In 2013, a request was made by the Jewish community of Toledo to the Roman Catholic Archbishop of Toledo Braulio Rodríguez Plaza for the Church to transfer the ownership and custodianship of the synagogue. As of late 2016, the Church had still failed to respond. [“Santa María La Blanca”.Wikipedia. 25 Apr.2017.Web]
I’m tellin’ ya, YOU MUST SEE THIS HISTORICAL SYNAGOGUE! (Please note the capital letters don’t stand for me yelling at you, it’s just to note my enormous excitement for this place). The entrance fee is €2,50.
Catedral de Toledo (Toledo Cathedral)
With its Gothic architecture, this is another MUST-SEE site in Toledo. This Roman Catholic cathedral is one of the three 13th-century High Gothic cathedrals in Spain. It is built with white limestone from the quarries of Olihuelas, near Toledo. The spectacular incorporation of light and the structural achievements of the ambulatory vaults are some of its more remarkable aspects. [“Toledo Cathedral”. Wikipedia. 20 Mar. 2017. Web]
The main façade has three portals, known as Puerta del Perdón (Portal of Forgiveness, in the center), Puerta del Juicio Final (Portal of the Last Judgment, to the right) and Puerta del Infierno (Portal of Hell, to the left). The Portal of Forgiveness belongs to the 15th century—it was begun under the direction of Alvar Matinez in 1418. It is so called because indulgences were granted to penitents who entered through it. These days it is always closed and is used only on special occasions and upon the investiture of new archbishops of the primate cathedral. [“Toledo Cathedral”. Wikipedia. 20 Mar. 2017. Web]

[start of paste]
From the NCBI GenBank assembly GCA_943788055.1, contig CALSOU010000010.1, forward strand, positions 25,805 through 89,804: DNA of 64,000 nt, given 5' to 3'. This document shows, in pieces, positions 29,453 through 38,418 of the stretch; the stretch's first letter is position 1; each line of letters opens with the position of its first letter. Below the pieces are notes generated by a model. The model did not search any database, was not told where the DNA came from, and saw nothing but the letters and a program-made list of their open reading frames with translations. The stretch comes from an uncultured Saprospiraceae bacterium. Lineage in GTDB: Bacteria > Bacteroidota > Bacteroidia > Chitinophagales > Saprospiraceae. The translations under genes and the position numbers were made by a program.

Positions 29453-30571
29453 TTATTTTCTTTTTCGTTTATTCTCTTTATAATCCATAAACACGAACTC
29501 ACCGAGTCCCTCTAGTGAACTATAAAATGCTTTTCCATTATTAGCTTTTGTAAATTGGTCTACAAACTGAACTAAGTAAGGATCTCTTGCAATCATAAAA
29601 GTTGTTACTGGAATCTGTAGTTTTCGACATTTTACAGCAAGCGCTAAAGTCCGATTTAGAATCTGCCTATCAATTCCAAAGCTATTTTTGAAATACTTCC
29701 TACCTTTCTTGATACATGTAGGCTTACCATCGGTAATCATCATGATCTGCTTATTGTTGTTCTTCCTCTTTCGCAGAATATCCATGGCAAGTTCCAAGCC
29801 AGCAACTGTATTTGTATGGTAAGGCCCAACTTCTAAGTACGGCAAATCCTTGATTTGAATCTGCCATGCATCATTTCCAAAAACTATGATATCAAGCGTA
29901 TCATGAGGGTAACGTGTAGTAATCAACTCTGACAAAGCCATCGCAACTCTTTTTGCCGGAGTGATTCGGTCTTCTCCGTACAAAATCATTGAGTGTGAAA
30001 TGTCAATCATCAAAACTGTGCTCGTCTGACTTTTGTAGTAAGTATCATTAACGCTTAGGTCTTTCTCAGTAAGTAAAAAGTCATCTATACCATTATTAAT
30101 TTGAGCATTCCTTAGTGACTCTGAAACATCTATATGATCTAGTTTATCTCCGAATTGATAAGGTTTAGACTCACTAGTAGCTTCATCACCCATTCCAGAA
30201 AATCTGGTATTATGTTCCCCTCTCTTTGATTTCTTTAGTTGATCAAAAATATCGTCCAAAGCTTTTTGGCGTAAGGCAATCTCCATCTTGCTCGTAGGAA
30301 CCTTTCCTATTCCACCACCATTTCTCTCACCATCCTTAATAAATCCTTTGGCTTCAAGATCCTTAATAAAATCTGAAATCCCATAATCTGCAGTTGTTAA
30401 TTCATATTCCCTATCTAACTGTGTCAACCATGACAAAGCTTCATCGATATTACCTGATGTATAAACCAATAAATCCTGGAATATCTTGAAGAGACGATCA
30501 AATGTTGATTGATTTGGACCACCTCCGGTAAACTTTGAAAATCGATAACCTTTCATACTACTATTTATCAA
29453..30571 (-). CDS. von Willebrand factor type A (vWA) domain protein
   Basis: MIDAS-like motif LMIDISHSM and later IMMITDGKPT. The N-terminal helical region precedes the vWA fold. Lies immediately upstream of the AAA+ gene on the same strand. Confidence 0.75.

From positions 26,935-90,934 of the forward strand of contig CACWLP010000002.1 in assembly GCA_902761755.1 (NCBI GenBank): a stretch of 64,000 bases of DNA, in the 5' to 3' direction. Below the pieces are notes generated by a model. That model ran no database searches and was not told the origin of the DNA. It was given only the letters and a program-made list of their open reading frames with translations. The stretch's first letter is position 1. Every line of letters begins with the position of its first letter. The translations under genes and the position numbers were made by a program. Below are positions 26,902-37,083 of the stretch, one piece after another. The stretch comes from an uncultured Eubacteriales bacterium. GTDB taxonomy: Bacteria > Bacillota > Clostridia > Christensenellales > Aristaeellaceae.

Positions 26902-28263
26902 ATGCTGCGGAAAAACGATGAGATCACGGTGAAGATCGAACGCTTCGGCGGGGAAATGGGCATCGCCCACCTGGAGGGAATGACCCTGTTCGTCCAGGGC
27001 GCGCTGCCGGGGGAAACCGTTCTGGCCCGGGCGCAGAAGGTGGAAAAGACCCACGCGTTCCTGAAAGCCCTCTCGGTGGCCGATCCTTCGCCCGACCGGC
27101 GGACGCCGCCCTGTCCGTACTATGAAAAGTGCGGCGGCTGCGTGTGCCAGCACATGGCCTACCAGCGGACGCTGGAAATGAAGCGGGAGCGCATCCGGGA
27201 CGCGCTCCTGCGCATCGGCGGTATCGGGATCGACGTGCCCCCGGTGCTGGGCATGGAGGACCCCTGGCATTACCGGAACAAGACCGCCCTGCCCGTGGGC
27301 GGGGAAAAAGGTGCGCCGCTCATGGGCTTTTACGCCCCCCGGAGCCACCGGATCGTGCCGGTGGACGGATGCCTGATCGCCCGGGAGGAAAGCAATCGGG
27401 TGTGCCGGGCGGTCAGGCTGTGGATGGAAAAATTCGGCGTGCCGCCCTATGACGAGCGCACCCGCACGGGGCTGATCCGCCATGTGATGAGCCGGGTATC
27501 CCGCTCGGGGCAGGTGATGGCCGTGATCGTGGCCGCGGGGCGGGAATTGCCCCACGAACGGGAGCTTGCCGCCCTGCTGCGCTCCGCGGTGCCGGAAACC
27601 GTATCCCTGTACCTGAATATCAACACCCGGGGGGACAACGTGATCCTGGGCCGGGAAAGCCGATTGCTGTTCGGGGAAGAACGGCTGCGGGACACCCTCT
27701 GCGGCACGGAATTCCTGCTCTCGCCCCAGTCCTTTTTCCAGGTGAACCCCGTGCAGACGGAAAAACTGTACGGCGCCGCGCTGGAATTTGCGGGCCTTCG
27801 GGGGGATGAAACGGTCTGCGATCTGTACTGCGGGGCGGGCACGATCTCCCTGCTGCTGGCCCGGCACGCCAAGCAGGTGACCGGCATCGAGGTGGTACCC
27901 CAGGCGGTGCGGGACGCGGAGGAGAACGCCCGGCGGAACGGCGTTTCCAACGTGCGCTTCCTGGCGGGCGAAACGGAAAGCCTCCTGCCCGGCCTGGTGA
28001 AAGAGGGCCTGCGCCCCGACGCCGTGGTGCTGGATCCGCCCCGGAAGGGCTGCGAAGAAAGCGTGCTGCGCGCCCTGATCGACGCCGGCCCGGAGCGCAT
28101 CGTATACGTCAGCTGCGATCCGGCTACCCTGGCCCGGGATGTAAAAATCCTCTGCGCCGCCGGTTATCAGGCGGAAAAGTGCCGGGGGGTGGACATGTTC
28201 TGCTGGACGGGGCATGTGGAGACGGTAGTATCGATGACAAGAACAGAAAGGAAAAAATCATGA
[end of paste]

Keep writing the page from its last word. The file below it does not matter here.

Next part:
Note there is an entrance fee of €11. Make sure you plan ahead your visit to the Cathedral as it is not always open.
The Hop-On Train
Normally, you would find the hop on-hop off bus (which you can find in Toledo) but you can also find the hop on train (pic below). This” train” gives you a tour of Toledo but you cannot get off and tour as you please. I recommend you take this “train” and then decide what else you want to see in this historical city. The tour takes about 30 minutes. There is A LOT to see and believe me, 24 hours isn’t enough to see all that you want. But by taking this tour it will give you a better idea of the things/sites you would like to take more time visiting.
A Few Extras
Like I stated above, there is A LOT to see in Toledo. But if you find the time, I recommend you also visit these three sites:
Ancient Instruments of Torture: Yeah, it sounds creepy and it is. Still, it’s worth a visit and allows a closer glance at what medieval torture was. If you’re into unusual exhibits, then this is for you.
El Greco Museum: It consists of two buildings, a 16th-century house with a courtyard and an early 20th- century building forming the museum, together with a garden. The house recreates the home of El Greco, which no longer exists. This museum celebrates the mannerist painter El Greco (Domenikos Theotokopoulos, 1541–1614), who spent much of his life in Toledo, having been born in Fodele, Crete. [“El Greco Museum Toledo”. Wikipedia. 20 Mar. 2017. Web]
If you happen to be as much into art as I am, then this museum is a definitely must. If you wish to know more about where to go in Toledo, please click here.
As always, I’d love to know your comments. And tell me, if you’ve ever been to Toledo, what was your favorite part?
Until next time! Cheers y’all! 🙂